September 23, 2019 - 3:49pm

Well, you don’t get much more ‘unheard’ than this.

A fringe event entitled ‘Who gives A(nything) about England?’ this afternoon, dedicated to the Labour Party’s efforts to appeal to England’s coastal and rural areas, answered its own question when two of the four panellists, Paul Mason and Lisa Nandy, didn’t even show up.

Baroness Young and Lord Bassam

Tucked away in a tiny room at the top of the Friends’ Meeting House here in Brighton, the event was a heart-breaking showcase of what life must be like for the hundreds of local Labour politicians and activists from these predominantly Tory, and Brexity, parts of the country – abandoned to their fate by a centralised party that is more and more exclusively interested in cities.

I say heart-breaking; it was also heart-warming. It was also a reminder of the sincere, hard-working party workers that carry on even in the worst of times.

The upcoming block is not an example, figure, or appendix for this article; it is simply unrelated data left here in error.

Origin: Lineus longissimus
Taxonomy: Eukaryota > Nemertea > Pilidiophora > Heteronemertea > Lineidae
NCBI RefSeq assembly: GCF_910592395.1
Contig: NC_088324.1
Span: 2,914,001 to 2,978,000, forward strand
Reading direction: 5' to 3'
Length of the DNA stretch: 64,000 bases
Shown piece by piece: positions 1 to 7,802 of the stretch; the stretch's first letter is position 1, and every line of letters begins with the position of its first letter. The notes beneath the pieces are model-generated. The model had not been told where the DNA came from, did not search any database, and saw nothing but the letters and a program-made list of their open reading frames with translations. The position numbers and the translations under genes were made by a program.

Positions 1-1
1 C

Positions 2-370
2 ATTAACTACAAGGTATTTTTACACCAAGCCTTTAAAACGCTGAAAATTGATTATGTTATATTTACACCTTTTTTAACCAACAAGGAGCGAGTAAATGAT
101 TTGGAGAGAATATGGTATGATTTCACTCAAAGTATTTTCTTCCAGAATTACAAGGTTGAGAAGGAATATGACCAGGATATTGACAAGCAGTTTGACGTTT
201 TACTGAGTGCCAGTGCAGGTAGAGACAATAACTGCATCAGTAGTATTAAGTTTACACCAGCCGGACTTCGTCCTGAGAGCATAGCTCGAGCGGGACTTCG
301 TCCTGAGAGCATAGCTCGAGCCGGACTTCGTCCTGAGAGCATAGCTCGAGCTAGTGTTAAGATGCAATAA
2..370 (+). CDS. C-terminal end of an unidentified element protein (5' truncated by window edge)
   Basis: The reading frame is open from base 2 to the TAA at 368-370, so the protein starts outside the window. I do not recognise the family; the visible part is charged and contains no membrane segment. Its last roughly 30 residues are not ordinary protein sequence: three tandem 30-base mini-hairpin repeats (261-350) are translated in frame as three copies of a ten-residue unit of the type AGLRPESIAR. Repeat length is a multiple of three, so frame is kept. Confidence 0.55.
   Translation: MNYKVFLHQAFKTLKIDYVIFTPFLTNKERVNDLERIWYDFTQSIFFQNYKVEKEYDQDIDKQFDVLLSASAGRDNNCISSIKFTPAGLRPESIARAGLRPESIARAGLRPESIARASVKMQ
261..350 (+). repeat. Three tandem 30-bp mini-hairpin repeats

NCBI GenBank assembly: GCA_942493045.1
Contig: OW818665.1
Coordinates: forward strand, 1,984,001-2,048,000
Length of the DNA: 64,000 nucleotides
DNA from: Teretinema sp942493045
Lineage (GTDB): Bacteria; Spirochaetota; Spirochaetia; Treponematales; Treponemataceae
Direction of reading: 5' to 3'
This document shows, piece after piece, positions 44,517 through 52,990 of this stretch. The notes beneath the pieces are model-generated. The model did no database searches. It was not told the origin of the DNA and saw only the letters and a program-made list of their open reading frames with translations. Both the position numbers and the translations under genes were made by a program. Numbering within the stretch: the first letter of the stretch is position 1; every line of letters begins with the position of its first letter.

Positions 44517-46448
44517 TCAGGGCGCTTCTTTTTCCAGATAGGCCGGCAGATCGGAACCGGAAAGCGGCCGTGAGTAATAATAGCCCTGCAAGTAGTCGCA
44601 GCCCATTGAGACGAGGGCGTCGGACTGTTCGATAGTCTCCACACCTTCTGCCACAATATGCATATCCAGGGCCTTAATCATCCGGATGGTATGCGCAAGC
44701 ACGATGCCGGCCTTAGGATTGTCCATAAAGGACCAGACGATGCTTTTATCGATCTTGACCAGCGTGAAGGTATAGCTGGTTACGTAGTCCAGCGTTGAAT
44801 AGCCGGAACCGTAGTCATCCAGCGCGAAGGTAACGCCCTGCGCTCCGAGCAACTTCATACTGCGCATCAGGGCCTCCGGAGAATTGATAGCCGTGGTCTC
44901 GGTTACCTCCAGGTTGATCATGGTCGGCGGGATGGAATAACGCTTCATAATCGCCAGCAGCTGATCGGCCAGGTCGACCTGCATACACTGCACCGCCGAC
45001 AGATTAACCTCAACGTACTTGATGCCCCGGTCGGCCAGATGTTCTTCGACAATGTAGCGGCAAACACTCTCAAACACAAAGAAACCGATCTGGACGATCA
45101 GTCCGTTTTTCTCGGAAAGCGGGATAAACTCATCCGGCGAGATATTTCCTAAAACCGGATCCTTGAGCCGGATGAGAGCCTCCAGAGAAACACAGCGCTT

The B word wasn’t mentioned once. Instead, the discussion (between the two Labour peers that did show up on the panel, Steve Bassam and Barbara Young, and the host from Labour Coast and Country Hywel Lloyd) focused on ways to re-invigorate local democracy in these areas.

They talked about parish councils: Baroness Young said that by the time you get down to this most local level of government they can’t even decide what colour their bins should be; she’d like to see the pyramid upended and parish councils get real spending power. Also discussed were rearranging coastal towns into ribbon-shaped authorities of their own – ‘linear cities’ – and planting 50 million trees a year in every spare patch of land in the country.

But don’t hold your breath; worthy initiatives like these to reach left-behind voters in ‘blue’ areas aren’t exactly top of the Labour leadership agenda.

Freddie Sayers is the Editor-in-Chief & CEO of UnHerd. He was previously Editor-in-Chief of YouGov, and founder of PoliticsHome.